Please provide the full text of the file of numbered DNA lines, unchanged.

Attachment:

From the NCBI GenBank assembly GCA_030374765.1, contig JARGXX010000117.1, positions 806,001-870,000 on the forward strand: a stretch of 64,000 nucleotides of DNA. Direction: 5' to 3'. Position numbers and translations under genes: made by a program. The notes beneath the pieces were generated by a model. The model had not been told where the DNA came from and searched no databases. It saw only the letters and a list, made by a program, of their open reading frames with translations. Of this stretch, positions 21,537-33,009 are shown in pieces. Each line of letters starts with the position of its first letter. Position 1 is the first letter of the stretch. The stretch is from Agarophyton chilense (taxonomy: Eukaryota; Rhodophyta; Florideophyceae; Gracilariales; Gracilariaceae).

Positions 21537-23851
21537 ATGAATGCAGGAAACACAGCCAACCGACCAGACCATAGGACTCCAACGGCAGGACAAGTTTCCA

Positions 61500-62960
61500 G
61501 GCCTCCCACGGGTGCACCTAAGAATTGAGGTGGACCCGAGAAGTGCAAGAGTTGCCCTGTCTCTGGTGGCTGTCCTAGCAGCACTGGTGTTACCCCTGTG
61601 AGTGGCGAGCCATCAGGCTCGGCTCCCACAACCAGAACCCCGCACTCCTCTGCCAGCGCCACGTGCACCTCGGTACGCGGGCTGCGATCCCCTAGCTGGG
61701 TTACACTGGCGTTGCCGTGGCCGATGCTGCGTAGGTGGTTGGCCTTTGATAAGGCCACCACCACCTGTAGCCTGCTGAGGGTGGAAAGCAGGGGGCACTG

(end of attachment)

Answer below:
From the NCBI GenBank assembly GCA_030374765.1, contig JARGXX010000117.1, positions 806,001-870,000 on the forward strand: a stretch of 64,000 nucleotides of DNA. Direction: 5' to 3'. Position numbers and translations under genes: made by a program. The notes beneath the pieces were generated by a model. The model had not been told where the DNA came from and searched no databases. It saw only the letters and a list, made by a program, of their open reading frames with translations. Of this stretch, positions 21,537-33,009 are shown in pieces. Each line of letters starts with the position of its first letter. Position 1 is the first letter of the stretch. The stretch is from Agarophyton chilense (taxonomy: Eukaryota; Rhodophyta; Florideophyceae; Gracilariales; Gracilariaceae).

Positions 21537-23851
21537 ATGAATGCAGGAAACACAGCCAACCGACCAGACCATAGGACTCCAACGGCAGGACAAGTTTCCA

Positions 61500-62960
61500 G
61501 GCCTCCCACGGGTGCACCTAAGAATTGAGGTGGACCCGAGAAGTGCAAGAGTTGCCCTGTCTCTGGTGGCTGTCCTAGCAGCACTGGTGTTACCCCTGTG
61601 AGTGGCGAGCCATCAGGCTCGGCTCCCACAACCAGAACCCCGCACTCCTCTGCCAGCGCCACGTGCACCTCGGTACGCGGGCTGCGATCCCCTAGCTGGG
61701 TTACACTGGCGTTGCCGTGGCCGATGCTGCGTAGGTGGTTGGCCTTTGATAAGGCCACCACCACCTGTAGCCTGCTGAGGGTGGAAAGCAGGGGGCACTG